The Algona Upper Des Moines from Algona, Iowa on August 2, 1899 · Page 3
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The Algona Upper Des Moines from Algona, Iowa · Page 3

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Algona, Iowa
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Wednesday, August 2, 1899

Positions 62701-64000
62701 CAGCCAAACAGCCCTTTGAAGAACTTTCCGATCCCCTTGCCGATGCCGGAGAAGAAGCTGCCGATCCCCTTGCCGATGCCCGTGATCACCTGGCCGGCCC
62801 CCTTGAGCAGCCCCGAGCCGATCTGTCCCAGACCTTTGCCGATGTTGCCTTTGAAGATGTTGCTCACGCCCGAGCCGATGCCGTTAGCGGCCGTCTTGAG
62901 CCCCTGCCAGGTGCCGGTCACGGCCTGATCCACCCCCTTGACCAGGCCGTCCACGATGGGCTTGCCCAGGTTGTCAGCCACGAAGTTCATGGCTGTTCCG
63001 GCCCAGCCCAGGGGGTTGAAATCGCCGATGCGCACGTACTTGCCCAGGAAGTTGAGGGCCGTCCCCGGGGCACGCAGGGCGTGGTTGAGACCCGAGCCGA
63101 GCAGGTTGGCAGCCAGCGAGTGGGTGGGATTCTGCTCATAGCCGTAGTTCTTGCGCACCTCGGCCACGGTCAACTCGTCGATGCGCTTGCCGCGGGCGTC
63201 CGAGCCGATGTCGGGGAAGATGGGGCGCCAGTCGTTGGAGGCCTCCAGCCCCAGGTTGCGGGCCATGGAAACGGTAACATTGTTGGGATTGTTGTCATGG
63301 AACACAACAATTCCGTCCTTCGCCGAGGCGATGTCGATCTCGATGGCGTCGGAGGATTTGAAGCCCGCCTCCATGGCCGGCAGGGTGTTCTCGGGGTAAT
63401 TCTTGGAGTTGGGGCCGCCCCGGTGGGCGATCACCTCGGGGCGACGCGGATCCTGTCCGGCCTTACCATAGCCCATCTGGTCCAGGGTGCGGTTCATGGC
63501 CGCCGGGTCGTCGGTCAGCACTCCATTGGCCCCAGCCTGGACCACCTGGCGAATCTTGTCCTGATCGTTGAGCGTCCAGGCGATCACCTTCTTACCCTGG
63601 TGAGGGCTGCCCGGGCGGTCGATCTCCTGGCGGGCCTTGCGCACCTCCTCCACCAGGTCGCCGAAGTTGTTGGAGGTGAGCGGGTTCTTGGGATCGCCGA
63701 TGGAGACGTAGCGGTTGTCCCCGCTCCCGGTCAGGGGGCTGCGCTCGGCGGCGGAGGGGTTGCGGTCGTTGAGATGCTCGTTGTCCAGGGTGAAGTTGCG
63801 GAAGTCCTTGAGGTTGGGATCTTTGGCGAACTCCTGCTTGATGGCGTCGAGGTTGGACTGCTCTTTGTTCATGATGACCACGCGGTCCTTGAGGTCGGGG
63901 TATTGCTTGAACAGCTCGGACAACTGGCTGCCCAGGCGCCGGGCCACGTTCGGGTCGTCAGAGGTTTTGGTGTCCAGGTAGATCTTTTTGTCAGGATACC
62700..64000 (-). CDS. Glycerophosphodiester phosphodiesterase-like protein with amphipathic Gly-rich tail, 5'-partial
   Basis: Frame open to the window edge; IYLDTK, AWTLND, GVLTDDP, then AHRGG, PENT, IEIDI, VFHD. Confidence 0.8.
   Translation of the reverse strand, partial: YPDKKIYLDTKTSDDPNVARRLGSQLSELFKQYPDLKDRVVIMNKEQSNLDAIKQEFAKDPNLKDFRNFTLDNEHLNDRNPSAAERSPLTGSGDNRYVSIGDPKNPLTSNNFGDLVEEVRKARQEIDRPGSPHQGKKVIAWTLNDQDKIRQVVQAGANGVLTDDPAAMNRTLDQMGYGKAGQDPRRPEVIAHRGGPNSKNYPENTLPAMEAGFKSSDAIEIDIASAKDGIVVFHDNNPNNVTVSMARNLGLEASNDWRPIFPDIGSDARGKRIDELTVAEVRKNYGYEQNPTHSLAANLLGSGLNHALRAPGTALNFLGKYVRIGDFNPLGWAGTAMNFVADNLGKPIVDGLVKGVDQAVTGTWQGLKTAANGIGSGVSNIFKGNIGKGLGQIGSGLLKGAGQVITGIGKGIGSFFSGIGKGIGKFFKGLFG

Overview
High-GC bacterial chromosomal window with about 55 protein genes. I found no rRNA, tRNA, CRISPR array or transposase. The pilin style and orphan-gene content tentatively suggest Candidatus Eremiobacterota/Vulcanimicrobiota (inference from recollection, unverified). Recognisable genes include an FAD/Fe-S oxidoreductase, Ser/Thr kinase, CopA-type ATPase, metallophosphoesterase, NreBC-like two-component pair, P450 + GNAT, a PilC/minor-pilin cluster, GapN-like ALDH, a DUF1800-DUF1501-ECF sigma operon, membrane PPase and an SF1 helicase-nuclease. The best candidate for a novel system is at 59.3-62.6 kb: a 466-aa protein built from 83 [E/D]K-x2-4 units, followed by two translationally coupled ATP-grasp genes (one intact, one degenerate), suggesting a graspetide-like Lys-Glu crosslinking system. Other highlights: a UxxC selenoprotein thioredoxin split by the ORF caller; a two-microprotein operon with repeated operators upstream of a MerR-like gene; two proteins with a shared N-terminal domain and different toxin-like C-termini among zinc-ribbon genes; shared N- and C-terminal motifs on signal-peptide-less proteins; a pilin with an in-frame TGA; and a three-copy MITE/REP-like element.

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TEE DB8 MOUSTE8: ALGONA IOWA, WEBNE8DAY AtlGtTST 2, DICK RODNEY; ? " _ „ . „, An Eton Boy,,. BY JAMBft GRANT. CHAPTER XXX.—(Continued.) Whoever afnong us had done this was guilty of wanton malice and trea- eon to the rest of his friends—for friends we hoped we were, as well as brothers In misfortune. We also examined the mutilated bread bag. In the side thereof was a clean slash a foot in length, made by Borne sharp instrument, and by this aperture the biscuits had been abstracted by some one who had inserted his hands through the fragile wall of our hut, which, as I have stated, was composed only of turf and branches. The theft had been committed In the night, but by whom? Was the thief one of ourselves? The eyes of eacL seemed to ask the hateful question of the others, and to repel their Inquiring glances; but soon after three of our missing biscuits were discovered by Tom Lambourne, lying a few yards apart among the long grass, as If the abstractor had dropped them during a hasty flight toward the woods or the Devil's Mountain. "In addition to ourselves there Is some one else on this island," exclaimed Hislop, emphatically, "and this accounts for the loss of the studding-sail boom; and without delay, this someone else must be discovered." , We dreaded lest savages might be concealed in some o£ the caverns or woods, and that they might come upon us in the night and slay all, or that they might make off with or destroy the long boat, our most valuable possession. It was at once resolved that one of our number (to be regularly relieved) should remain In it day and night, armed with the hatchet, our only weapon, and that he should be well flogged if ho- slept or neglected the double duty of watching the hut and .boat, which were close by each other. CHAPTER XXXI. j ..The Mystery Increases. An immediate search was resolved upon. Lots were cast for the one who was to remain behind to guard our property and the duty fell upon me. Armed with the boat stretchers, or •with clubs which they had carefully selected and cut from the trees, Hislop-departed with all my companions; and after proceeding over the grassy plain, they soon disappeared in the woods that covered all the lower slope of the great mountain. I cannot describe the sensations of loneliness that came over me on finding myself for the first time single, alone, and left entirely to my own reflections and resources. The carpenter's hatchet was my only weapon; and armed with It I sat on a grassy slope midway between the hut and sea gazing anxiously inland, listening for any passing sound; but all remained still, save the chafing of the waves on one hand, and the loud buzz of tropical insect life in the thickets or among the long grass on the other. What, I asked myself, if .savages were actually lurking in the woods, and, on seeing that all my companions were gone, they should come tumultuously down upon the hut and boat? I would at cnce become their victim. Or what would be my fate if my friends fell Into an ambush, or perished in detail? Could any human beings be lurking in the two adjacent isles? was my next surmise. We had never seen anything alive them—not even wild goats or boars, and if there were other inhabitants, the steepness of the rocks, which rose sheer from the water, and the fury of the surf that rolled between, forbade any attempt to cross. t- So in such painful surmises, and in watching, I passed the most of day alone, /f| In the afternoon, one by one, all my /'Shipmates returned to our little head- on the shore, weary and ,ded—torn by briers and brambles In e thickets—and all had the same e to tell. They had seen and heard if nothing save wild boars, wild goats d sea birds. Hislop now directed that one of our lumber should guard the hut by night, ,nd a second the boat, with orders to tail each other in this fashion: Boat, ahoy!" vj/'Hut, ahoy!" This was to insure a watchful look- but with all these precautions, and necessary though they were, feeling of security, and even of nee on each other, was gone for time. occurrences excited the 1m .atlon of our companions, some of who watched the hut and boat night asserted that when all our aave themselves, were safely and asleep, something like the of a very tail man had appeared i instant on the bluffs that over- the sea, between them and the •nligbt. t of this mysterious personage, if existed anywhere, except in the Drained imagination of a lonely tight watcher, we could discover r*ce during the day. .e night, when Francis Prpbart Ne4 Pwlton were on watch, a )ikf the distant report of a pistol ¥*• was heard by them, and at the same nstant both saw a flock of petrels and storm finches rise up In the moon- ight from the face of the bluff, where y revolved above the breakers, like a swarm of knats In a sunbeam. So if Ned and the carpenter were mistaken in the sound, the birds were also roused and alarmed. Mark Hislop ridiculed their story.but was considerably bewildered, and so were we all when two days afterward a seaman named Hugh Chute, when rambling in the woods, found one of our goats, which we knew by the fragment of rope still tied round ts neck, lying dead, with a bullet in its throat. He brought it to the hut, where the wound was cut open and the bullet extracted. It was small, and had evidently been flred from a pistol; this event caused the most exciting specu- atlons, amid which the carcass was hastily burled, as none of us would eat of it. What or who could this person be? were the prevailing questions; and what was his reason for concealing himself from us, In the thick woods of the Island? In the thorough exploration of the latter, caused by these episodes, our people fortunately^ discovered a fine grove of banana trees, and returned laden with their yellow and luscious fruit. At the same time Tattooed Tom found some letters "In a foreign lingo," as he said, cut on the face of a steep rock, overhanging the river, which formed the cascade at the beach. To this rock he conducted Hislop and me the next day, and after tearing aside some masses of creepers and scraping off a rich coating of moss, we found this old legend on the smoothed face of the basalt: "El Noble Caballero, D. Alphonso de Albuquerque; A. D. 1506. Rvgven a Dios por el." "The year of the discovery of the island!" said Hislop. "Have other eyes ever seen this inscription since?" added I. "It is very doubtful. This Alphonso also discovered the Albuquerque Kays, as he named the three Islets which lie off the Mosquito shore In the Caribbean sea." Hislop copied the inscription in to his notebook, and just as we turned to leave the spot a large stone, about sixty pounds in weight, came crashing down the cliff, hurled, apparently, from Its summit, and, if so, by no inexpert hand, for it struck the rock of the legend within a foot of where Hislop stood, and was shivered into a hundred pieces, covering him over with dust. Had it struck him Instead, he had been slain and mangled on the spot. Had a fragment broken any of his limbs, in how miserable a plight would he have been on that desolate island, without proper shelter or surgical aid? Looking up to the summit of the cliff, which was about a hundred and fifty feet in height, I perceived among the dense fringe of wild gourds.shrubs, leaves and plantain trees, then waving in the wind, something like a human face, that, after peering over at us, was suddenly withdrawn. "That stone was never dislodged, either by goats or by accident," said Hislop; "there is not a vestige of clay upon the fragments—besides, all the face of the cliff Is smooth and solid rock!" "And It Is the only place we did not overhaul yesterday, Master Hislop," said Tom Lambourne. "Then there must be the thief of our biscuits—of our goats " "Of our stun'sall boom and my old guernsey. Let us have all hands turned up for a hunt again," exclaimed Tom. I now mentioned what I had seen. "A man!—do you think it was. a man's head?" , "I can not be certain, Hislop," said I; "it s-emed a face of some kind, and a very hairj one, too." "It might be an old'pumpkin," suggested Tom, in his matter-of-fact way. "Or a goat—at all events, it could not have been a baboon!" said I, "No, no; there is no such animal hereabouts, Master Rodney," replied Tom. "Man or monkey, goat or devil, we'll overhaul the place this very afternoon," exclaimed Hislop, with Increas ing energy, and anger; "but first we shall return with all expedition to the hut. CHAPTER XXXII. The Mystery Solved. All day the air had been unusually sultry and breathlessly hot, even for the tropics at that season; but when the sun sank westward, when the air became cooler, and the shadows of the island, with its wooded.bluff and towering blue mountain, across the slope of which the light gossamer clouds lay floating, half-way up, were thrown far eastward over that lonely sea which no keel seemed ever to furrow, we prepared for a further exploration, or, as Hugh Chute said, "to overhaul ere cliff from truck to keelson." and Carlson w«re dispatched to its base, by the way of the river bank, and to where the cascade poured over the rocks, waking the solemn echoes of the otherwise silent ravine. Their instructions were to station themselves near the rocks which bore the Spanish legend—to keep a sharp lookout on the face of the cliff and all the way up to the grove of banana trees that grew on its summit Billy the cabin boy Was left in charge of the hut and boat, while Hislop, with the rest of us advanced toward the cliff, up the sloping bank of which —Its only accessible point—we proceeded to climb. It was, or is (twelve months can make no change) a hundred and fifty feet in height, as I have stated, rising sharply up from the side of the great mountain, and Is covered by a jungle of wild shrubs that must ha've been growing there since the days of the deluge. The creepers with gummy branches, the sharp serrated grass, the yellow gourd vines, the wild tendrils and plants of which we knew neither the names nor the nature, were there Interwoven as closely as a herring net, to the depth of seven or eight feet from their roots. Amid this jungle the hum of tho myriads of great Insects which we roused and dislodged was deafening; while the black clouds of gad-flies and cockroaches were very bewildering, and, to say the least, annoying. We floundered and fell as we waded through this sea of leaves and verdure; but rose and scrambled on again, pausing ever and anon, breathless and exhausted, to sit and fan ourselves, or to aid In pulling each other out of this jungly network, for It resembled that Which sprang by magic spell around the palace of the sleeping beauty In the old fairy tale to baffle all intrud^ ers for a hundred years. Hislop, who had not yet recovered his strength, was among the first to give in, and declare, when half, way_ up, that "fie could climb no further! 1 '" Two or three took advantage of this admission to remain with him for a time; but I, refreshed by a ripe banana which had fallen from the trees at the top, and which I found Just at hand, pushed on, and being lighter than any of my companions, got ahead of them all. After half an hour's severe toil, during which my hands and knee,s were lacerated and torn by sharp blades of gigantic grass, and by the gummy creepers to which one's very flesh adhered at times, I reached at last the banana trees, the foliage of which waved like a gigantic plume on the summit of this isolated rock. The banana rises with a stem which is about six or seven inches In diameter at the root, and from thence tapers upward to the height of eighteen or twenty feet, to where the leaves spring like a bright green tuft, broad, wavy, feathery, and drooping, as those of the palm do. I uttered a shout—an "lo poean!"— to my companions, announcing that I had gained the summit before them, and armed with my only weapon, the teak-wood spear, pushed my way forward between the smooth stems of the bananas, till I reached the abrupt brow of the cliff, from the verge of which I saw, far down below, the bright blue stream that rose on the slopes of the great mountain, running through the heart of the isle and glittering in the setting sun among groves and ravines, to where it poured in foam upon the white sandy beach, and mingled with the mighty Southern sea. I saw also the figures of Chute and Carltou, as they stood near the rock which bore the inscription, but they could neither distinguish me nor hear my shout, which gave fresh ardor to those whom I had left half-way down, and who now resumed their ascent. (To be continued.) Labor Troubles Caused Little Inter* ruption of Business. CLEARING-HOUSE PAYMENTS, Record for July Shown an Increased Advance Over the Same Month Last Year—Greatly Increased Receipts of Wheat—The Week's Failures. A HISTORICAL ANCHOR. That of the Cumberland Now on the \V. B. fllaof. If the port anchor of the American ship W. H. Macy, now lying at Green street wharf, could talk it might unfold some wonderful yarns. The big but ungraceful mud hook swinging over the ship's bow was once suspend- 1 ed through the hawse pipe of the United States frigate Cumberland, When it was made nobody now seems to know, but it Is more than likely that it began its career of usefulness with the launching of the Cumberland. It was on the Cumberland In 1861 when the war broke out and probably when the frigate disappeared under the waters of Hampton Roads. Between that day and the time that the Macy was launched, which occurred about fifteen years ago, the history of the Cumberland's anchor is unknown, "Old Cumberland," as the sailors call the big anchor, weighs about five tons, which is nearly twice as much as the average anchor used by sailing craft. The stock is sixteen feet long and of solid oak, which is as sound today as when it rested on the deck of the Cumberland. The ring, through which the cable passes, Is large enough*to admit the passage of the body of a full-grown man, and the nukes are just three and a half feet wide. The only signs of the anchor's past now visible is the name U... 3. S. Cumberland stamped into the iron. Some of the letters are almost obliterated, but there is enough, left to identify the anchor. New York, July 31.—R. O. Dun & Co., in their weekly review of trade, say. "There is certainly room for some decrease when, the volume of payments through the clearing-house in July is 47.2 per cent larger than last year and 59.6 per cent larger than in 1892, the best of all previous years. So great an advance would warrant expectation of some setback under ordinary circumstances. But Interruption of business by labor troubles of all sorts has been less than in any other July for years. "Nor is the movement of products hampered. Western wheat receipts In July have been 18,863,826 bushels, against 7,309,333 bushels last year, to 'date, and corn 20,485,251, against 9,173,355 last year. Exports of wheat from both coasts were 9,939,220 bushels, flour included, against 8,833,193 last year. Corn exports also continue surprising—11,684,521 bushels for the month thus far, against 6,676,063 last year. "Manufacturers have been buying much wool, it is stated, but less the last week, although many are taking Sample bales. Qoods are In fair de- mana, but no further change in prices is mentioned. .Sales In four weeks have been 46/?79,66b pounds, of which 38,954,800 were domestic. "Failures for yie week have been 151 in the fruited States, against 225 last year, and 20 in Canada, against 26 last year." Bradstreet's says: "Special activity In the Iron and steel Industry is reported at Chicago, where heavy advances have been made in finished products, and numerous shipments are reported. "The cereal markets note little change in price, but trade opinion seems to favor steady demand and few fluctuations, In view of admittedly large necessary takings by foreigners." ; Well Along |a Tears. "Isn't Belle's husband old enough to be her fattier?" "Her father! Why, my dear, he's old enough to be a captain in the United States navy!"—Phil, adelphia North American. Mme. Melba, when a girl in Australia, learned to be a good horsewoman, an acquirement which she has religiously fcept up ever Siftce. DYNAMITE IS AGAIN USED, Renewal of Violence lit the Cleveland Street Car Strike. Cleveland, Ohio, July 31.—A car returning from Euclid Beach park was blown up by dynamite while returning to the city about 11 o'clock Friday night. The explosion took place a short distance north of the Lake Shore railroad, about two miles east of the city limits. The front »truck was demolished and the floor of the car shattered. There were no passengers on board and the motorman and conductor escaped without Injury. This event is likely to delay the departure of the troops, which Adjt.- Oen. Axline had said would begin next iMonday. Mayor Farley, though, holds that the troops are here under his authority and that they will remain here until he feels that they can be dispensed with. He declares that he ia to be the Judge as to when the troops are not wanted. There have been several controversies between him and Adjt.-Qen. Axline over this question, but the mayor refuses to discuss the difficulty for publication. Chicago Tloaril of Trade. Chicago, July 28.—The following table shows the range of quotations on the Board of Trade today: —Closing- Low. July28.July27. Articles- Wheat— July . Sept. . Dec, . Corn— High. •70V6 ? ,71% .73 ,69% ,70% ,72 .70% ? .69% .71% .70% .73 .72% Sept. .. Dec. .. Oats- July .. Sept. .. May .. fcork— left. V. Oct. .. Lard— July .. Sept. .. Oct.. .31% .31% .30% .23% .19% .21% 8.80 8.92% 8.95 ,31% .31% .31% ,31% .31% .31% ,29% ,30% .29%. .23 .23% .23% .19% .19% ,19y 4 .21% .21% ,21% Gold Standard for India. London, July 31.—A dispatch from George Hamilton, secretary of state for India, to Baron Curzon, the Indian viceroy, announces that the government has decided to adopt the. report of the Indian currency committee and that the policy of keeping the Indian mints closed to the unrestricted coinage of silver will be maintained. The dispatch further says that the British sovereign will be made a legal tender in and the current coin of India; that the mints will be opened to the unrestricted coinage of gold, and that the permanent exchange value of the rupee will be 1 shilling 4 pence. Three Drowned In the Ohio. Evansville, Ind., July 31.—Three people ended their lives in the Ohio river in front of this city Friday.night. They are: MATTINGLY, AUG-UST, 17 years of age. CHEANEY, MISS PEARL, 14 years of age. ONAN, MISS MARION, aged 20, of Henderson, Ky. • The young people, in company with John Cheaney, William Cheaney and Miss Teresa Onan, went skiff riding and were caught in the rapids in front of the mail line wharfboat and their skiff capsized. Mr. ITanna to Drop Business, Cleveland, Ohio, July 31.—Senator Marcus A, Hanna, according to a business associate, is to retire from aetiv* business and devote his time to poll- 1 tics. This statement was made when confirmation was being given to the announcement of the sale of the ore mines and lake vessels of M. A. Hanna & Co. to the National Steel company. Great Bicycle Trust Formed. Indianapolis, Ind., July 31.—President Smith of the Indiana Bicycle company has given out the details of the new bicycle and automobile combine. The capitalization Is $40,000,000, and forty-two bicycle plants have been absorbed at a cost of $31,000,000, leaving $9,000,000 for working capital and to force out competition. Pojie Leo Dictates Terms. London, July 31.—The Rome correspondent of the Daily Mail says the pope will refuse to arbitrate the Haytl- San Domingo frontier dispute unless both sides will give him full liberty of action and bind themselves to accept his decision without question. To Be Taken from Carolines. Manila, July 31.—In compliance with an order received from Madrid, the Spanish transport Alva will proceed from Manila immediately to the Caroline islands, In order to repatriate the garrison and inhabitants of those islands. Jeffries' Forfeit Money Posted. New York, July 31;—All the forfeit for the proposed heavy-weight championship battle between James J. Jeffries and Thomas Sharkey ia now in the hands of Al Smith, the stakeholder, Sharkey's money was posted several weeks ago. Death of Uuzumu Blanco, Paris, July 31.—Guzman Blanco, o*» prescient of Vene?uela, is 4e&4« 5.47% 5.50 Short Ribs- July .. 5.15 Sept. .. 5.20 Oct. .. 5.25 8.80 8.80 8.80 8.90 8.82% 8.95 5.40 5.40 5.37% 5.45 6.42% 5.50 8.65 8.75 8.77% 5.27% 5.35' 5.40 5.15 5.10 5.15 5.15 5.05 5.17% 5.10 5.22% 5.12% Want to Re-Enlist. Washington, July 31.—The lie is given to the published statements that the Oregon volunteers, who recently returned from Manila, were disgusted with their treatment in the Philippines and would not return under any circumstances, in a telegram to the adjutant general of the army from Lieut.- Col. Plummer, who Is engaged in organizing the regiment at Vancouver barracks, Washington. Col. Plummer says that a number of the Oregon men desire to re-enllat for service in the Philippines and have expressed the intention to do so if the war department will permit them to see their families before returning to the army. Excited Over the Lynching. Naples, July 31.—The Neapolitan press has gone hysterical over the lynching of Italian subjects at Tallulah, La. All the papers call loudly on the government to press its claim against the United States, and some of them go so far as to charge the American government with encouraging the lynching of foreigners, trusting to the want of jurisdiction on the part of the federal authorities as a means of escape from responsibility. It u In by Storm In Akron, Iowa. Sioux City, Iowa, July 31.— Five Inches of ra.ln fell in ten minutes during a cloudburst at Akron, Iowa, twenty miles from here, last night. This Is one-sixth of the annual rainfall of the region. The wagon bridge across the Sioux river was destroyed and 'damage was done to growing crops, At Clear Lake, Deuel county, S. D., a nail and wind storm destroyed standing grain, and 25,000 bushels of wheat are a total loss. Mormon Captlvea Got Away, Jackson, Ga., July 31.— The three Mormon elders who were taken away from the home of William Cunnard at Newton Factory, in Jasper county, Wednesday night escaped from the mob while crossing a creek in that county and are now safe near Jackson. They are suffering from many bruises and injuries sustained in a fight with their captors. May Capture Tom Ketchura. Austin, Texas, July 31.— Adjt.-Gen. Thomas Scurry has received information that a posse of four state rangers are in close pursuit of Tom Ketchum, the notorious bandit who led the band of outlaws In the robbery of the Fort Worth & Denver railroad passenger train near Folsom, N. M., a few days ago. Progress of Kullatment. Washington, July 31.— Recruiting returns show that 616 men enllated Thursday for service ln > the Philippines. This Increases the total strength of the volunteer force to 6,647 men. The Thirty-first infantry, at Fort Thomas, Ky., ' has 1,192 men, being snort 117 of its full strength. Australian Melbourne, July 31.— The returns of the Victorian referendum on the question of Australian federation show a vote of W§,W4'»!in> favor and 9,605 against thelme^juj^.,,. , The vote In Tasmania shows 13,800 in favor and 800 against. World's W. 0. T. p. IPpO Convention. New York, July 39.— The fifth blen> n:i*l convention of ^he World's W, C. •T. u., u Ja announced, wijl meet ULTIMATE r*Af E Of CHICAGO* She Sta* Become a Victim of fcak« Michigan's tr&terl. The old story of the subsidence ot the shores of the southwestern portion of the chain of great lakes has been revived and this time with a show of real evidence, says the American Architect. According to Prof. Gilbert, in the report of the geological survey, ttc« tual measurements show that within the last forty years the average level of the water has fallen on Lake Ontario, as compared with the shore, two or three inches, while it has risen about as much at Chicago and Milwaukee. According to Prof. Gilbert, the greatest subsidence is along a line tun- ning from northeast to southwest, or about twenty-seven degrees west of south, and passing nearly through Chicago. As Chicago is built on low land, anything like serious subsidence is an important matter; and, although It will .probably be 200 or 300 years before any part of the city Is submerged, the inhabitants of the Chicago of six generations hence are not likely to be any more fond of cold water than the present ones, and there are indications that subsidence has gone on Irregularly, so that a sudden movement might have disastrous consequences. Another peculiar result of the change of level will be, in the course of years, to throw the water of the lakes toward the Mississippi, Already the streams which flow Into the western part of Lake Erie and Lake Ontario, although tolerably swift In their upper bourses, are nearly stagnant at their mouths, to the backing uo^ the lake' . water Into them, a,od, In the low cqun^ try about Chicago^ the cQ^Unuance of the movement will, "in course, of time,' lend the water of Lake Michigan through the tfhtcago river Into ^he W$*. sissippl. Prof. Gilbert thinks that at th^e ^resent rate 500 or GOO yea/s wilj^ elapse- before the lake water, In time of freshet, will find Its way in that direction. In 1,500 years the flow will be constant, and in 2,000 years the CnP cago river and the Niaraga will carry equal volumes of water. In 3,500 all the water of the lakes will flow Into' the Mississippi and the Niagara river will be dry. RAILROAD TROUBLES IN CUBA. Things Which Shako Up One's Anatomy and One's Feelings^ When one wishes to leave Havana by rail to see something of the real Cuba —say, to take a trip to Plnar del Rio or to Clenfuegos— he must get up very early, says Harper's Weekly. The through trains leave at 6 o'clock in the morning. I asked the chief engineer ot the railroad to Pinar del Rio why so early a start was made for a town only 10 miles away, and he said it was so as to get back the same day. The American traveler Is not only likely to grumble when he is compelled to hurry to the staition In the thick gloom of the early morning, but when he reaches the station and finds that he must pay about 5 cents a mile in gold,' and from 7 to 8 cents a mile In Spanish silver, to ride in the back-breaking cars known as first-class carriages, and that for an ordinary trunk he must pay about half fare, he Is inclined to scoff at the primitive mode of travel, and long for the luxury of the stage coach journeying on a western mountain road. The amazing amount of computation by the ticket agent be-' fore he sells a ticket, the smoky lamps, the three preliminary toolings by the engine before the train starts, the final ringing of a bell by the baggagemaster as a signal that the train is really go- Ing.the crowded condition of the aisles; choked with luggage for which the passengers do not care to pay toll, and every man In the train, from the conductor down to the barefooted brakeman, smoking tobacco of varying degrees of excellence— -all this is likely to weary the American traveler used to the luxury of Pullman cars. A few hard Jolts soon after the train leaves the station bring up to the Imagination the prospect of a miserable trip, and one is Inclined at the very outset to rail at the crudities of travel by cars in the island of Cuba, Haunted Grave of British Officer. In Abu Hamed, in the Soudan, Is the grave of a British officer which has the reputation among the tribes of the Soudan of being haunted, It la the resting place of Major Sidney of the duke of Cornwall's light infantry, and Bey in the Egyptian army, who was shot while charging at the head of his regiment, the Tenth Soudanese, in' the battle of Abu Hamed, August 7; 1897. The natives are convinced, that it is watched regularly every night by the ghosts of the native soldiers who were killed at Abu Hamed, and wjjo mount guard over their dead commander's tomb, challenging, with every military detail, all passers-by, So implicitly is this legend credited by. the blacks that none of them will, after dusk, approach the grave. Any one doing so is believed to be promptly halted by a phantom sentry, and even. •the words (in Arabic) "Guard, turn out!" are often plainly heard distance off across the desert, Paraphrasing the Te»t. Marian, 4 years old, is a cunning little Mount Vernon girl, who attends the Methodist Sunday school. Not Kmg since the golden text of toe week chanced to be the verse from Matthew commencing "IM your light so shine." When Sunday oajg§ Jha. little mala trotted off tp older brat the J900,